I don't know if even with such a Thirty Meter Telescope it will be possible to observe planets like our Earth close to stars like our Sun. Perhaps only a telescope that NASA sends into space, so that it does not have to contend with the atmosphere, will be able to do that.
In any case, will the TMT telescope still be a huge step forward?
It certainly will.
(The protesters block the access road to Mauna Kea in October 2014, demonstrating against the building of the Thirty Meter Telescope. Photo: Occupy Hilo / Wikipedia.org)
As far as I have been able to find out, since 2014, when the construction of the telescope started, there have been many protests about the fact that the TMT is planned to be located on the island's Mauna Kea volcano. Construction was halted in 2015. What is the situation today? How are things going with the locals?
I would say it has been a very difficult situation. It took many years. Astronomers have been doing research on Mauna Kea for a long time - but I don't think they've paid enough attention to the opinions of the people, especially the Native Hawaiians (whose ancestors have been here for a long time), about whether scientists are taking good care of the mountain. Because Mauna Kea is very important to the Hawaiians, it is sacred.
That understanding has been lacking, and it has been getting worse and worse for years. And when the astronomers decided to build an even bigger observatory, the Hawaiians began to protest.
But now, I think, things are slowly improving. The head of the TMT telescope project [Fengchuan Liu] no longer lives in California but in Hawaii. He spends a lot of energy meeting people to talk to them and understand what they think - and trying to explain the project to them. I think this step helps a lot.
He does other things too, like going into schools and helping children to prepare their homework. He does it himself.
As a volunteer?
As a volunteer. He's not the only one - but for a project manager to do it... He feels that this is a good use of his time, that it is important. And gradually the relationship improves.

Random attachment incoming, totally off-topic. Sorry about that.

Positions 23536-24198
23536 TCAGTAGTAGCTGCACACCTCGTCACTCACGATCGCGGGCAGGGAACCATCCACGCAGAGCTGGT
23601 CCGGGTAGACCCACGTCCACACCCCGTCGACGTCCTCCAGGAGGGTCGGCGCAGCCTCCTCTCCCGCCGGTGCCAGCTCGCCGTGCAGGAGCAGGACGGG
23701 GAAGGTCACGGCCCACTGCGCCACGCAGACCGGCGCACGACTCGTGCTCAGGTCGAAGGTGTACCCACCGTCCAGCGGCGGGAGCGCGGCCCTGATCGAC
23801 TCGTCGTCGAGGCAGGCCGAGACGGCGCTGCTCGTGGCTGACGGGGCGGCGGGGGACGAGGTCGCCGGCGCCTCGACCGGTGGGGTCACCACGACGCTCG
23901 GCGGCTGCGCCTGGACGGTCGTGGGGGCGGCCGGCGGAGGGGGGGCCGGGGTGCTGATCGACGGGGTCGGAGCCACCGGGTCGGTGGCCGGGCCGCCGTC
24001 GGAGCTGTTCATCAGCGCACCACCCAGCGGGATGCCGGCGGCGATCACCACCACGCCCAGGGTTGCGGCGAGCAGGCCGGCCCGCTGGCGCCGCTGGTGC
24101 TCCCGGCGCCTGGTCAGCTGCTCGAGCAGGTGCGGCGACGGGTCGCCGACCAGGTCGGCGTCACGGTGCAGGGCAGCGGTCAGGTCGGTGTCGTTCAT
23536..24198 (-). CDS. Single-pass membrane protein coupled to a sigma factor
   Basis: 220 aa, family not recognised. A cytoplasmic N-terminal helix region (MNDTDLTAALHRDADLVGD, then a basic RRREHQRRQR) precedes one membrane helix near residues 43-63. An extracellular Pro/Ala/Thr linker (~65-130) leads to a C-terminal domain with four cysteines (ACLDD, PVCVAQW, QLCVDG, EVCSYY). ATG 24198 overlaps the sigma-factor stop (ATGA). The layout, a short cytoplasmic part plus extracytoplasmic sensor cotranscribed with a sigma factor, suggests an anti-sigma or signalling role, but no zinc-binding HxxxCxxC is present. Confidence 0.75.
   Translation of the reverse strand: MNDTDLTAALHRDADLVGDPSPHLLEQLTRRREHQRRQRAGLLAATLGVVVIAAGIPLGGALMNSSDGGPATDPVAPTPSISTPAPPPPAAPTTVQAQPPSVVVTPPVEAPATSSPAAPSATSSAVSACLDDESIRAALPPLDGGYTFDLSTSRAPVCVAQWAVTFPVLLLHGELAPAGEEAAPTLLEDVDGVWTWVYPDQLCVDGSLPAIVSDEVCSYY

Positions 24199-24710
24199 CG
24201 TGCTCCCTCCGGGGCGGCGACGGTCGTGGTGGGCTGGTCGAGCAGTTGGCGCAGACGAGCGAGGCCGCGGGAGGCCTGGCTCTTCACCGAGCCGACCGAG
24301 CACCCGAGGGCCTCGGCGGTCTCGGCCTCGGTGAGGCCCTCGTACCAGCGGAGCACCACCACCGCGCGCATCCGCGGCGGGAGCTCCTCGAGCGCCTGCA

There has also been a big change in the management of Mauna Kea. A new law has been passed that the University of Hawaii will now manage the mountain. There is a separate committee, the Mauna Kea Stewardship and Oversight Authority, with only one astronomer on it, and other members from business and the university. There are also three Native Hawaiians. This group will take over the management of Mauna Kea so that the needs of all people, not just astronomers, can be considered.
I just think it will take time. Those who protested, those who opposed the telescope project, will want to see how this committee works: whether they really hear the people, whether they can be trusted. That will not happen quickly. But it still seems to me that things are slowly starting to look up, but we will just have to wait for the protesters to feel that everything will be all right if the telescope is built. We will see how things work out.
When exactly is this telescope planned to be built?
The telescope will take at least ten years to build. It is still not clear when construction will be able to start. First we need to raise all the money. It is particularly important that the federal government - the National Science Foundation - joins the project and puts up a lot of money. That will probably take several years. Only then will we know better whether we will be able to build the telescope at all.